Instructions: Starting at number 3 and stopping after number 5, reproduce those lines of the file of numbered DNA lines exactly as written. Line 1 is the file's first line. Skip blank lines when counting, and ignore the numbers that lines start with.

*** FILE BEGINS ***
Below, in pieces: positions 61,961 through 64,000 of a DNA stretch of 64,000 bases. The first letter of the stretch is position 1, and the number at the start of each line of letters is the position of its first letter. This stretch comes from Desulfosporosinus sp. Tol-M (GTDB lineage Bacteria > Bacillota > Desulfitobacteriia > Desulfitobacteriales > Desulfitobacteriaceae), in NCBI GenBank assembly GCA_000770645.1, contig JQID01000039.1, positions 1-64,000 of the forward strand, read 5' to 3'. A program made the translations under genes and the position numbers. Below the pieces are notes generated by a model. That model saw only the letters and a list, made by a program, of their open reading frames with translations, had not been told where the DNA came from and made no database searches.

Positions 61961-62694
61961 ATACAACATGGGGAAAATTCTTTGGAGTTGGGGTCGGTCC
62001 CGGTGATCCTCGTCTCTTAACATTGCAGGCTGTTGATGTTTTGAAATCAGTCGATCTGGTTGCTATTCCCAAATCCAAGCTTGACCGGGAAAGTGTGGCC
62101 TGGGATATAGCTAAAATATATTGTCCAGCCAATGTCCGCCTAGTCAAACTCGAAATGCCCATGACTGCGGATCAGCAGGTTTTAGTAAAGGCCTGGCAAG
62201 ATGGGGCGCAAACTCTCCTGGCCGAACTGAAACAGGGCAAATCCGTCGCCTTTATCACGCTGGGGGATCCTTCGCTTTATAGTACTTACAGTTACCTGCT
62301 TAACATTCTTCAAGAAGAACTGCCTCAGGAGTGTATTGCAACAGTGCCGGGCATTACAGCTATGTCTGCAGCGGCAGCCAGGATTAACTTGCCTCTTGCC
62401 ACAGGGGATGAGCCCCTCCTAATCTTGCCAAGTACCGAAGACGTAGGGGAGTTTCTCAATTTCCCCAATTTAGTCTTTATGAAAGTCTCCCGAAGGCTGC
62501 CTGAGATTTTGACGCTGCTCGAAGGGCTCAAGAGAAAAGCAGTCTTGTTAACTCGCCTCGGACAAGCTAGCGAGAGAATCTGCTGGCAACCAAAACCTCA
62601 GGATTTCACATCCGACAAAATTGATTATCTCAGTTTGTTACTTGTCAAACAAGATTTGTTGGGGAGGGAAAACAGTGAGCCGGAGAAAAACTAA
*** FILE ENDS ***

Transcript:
61961 ATACAACATGGGGAAAATTCTTTGGAGTTGGGGTCGGTCC
62001 CGGTGATCCTCGTCTCTTAACATTGCAGGCTGTTGATGTTTTGAAATCAGTCGATCTGGTTGCTATTCCCAAATCCAAGCTTGACCGGGAAAGTGTGGCC
62101 TGGGATATAGCTAAAATATATTGTCCAGCCAATGTCCGCCTAGTCAAACTCGAAATGCCCATGACTGCGGATCAGCAGGTTTTAGTAAAGGCCTGGCAAG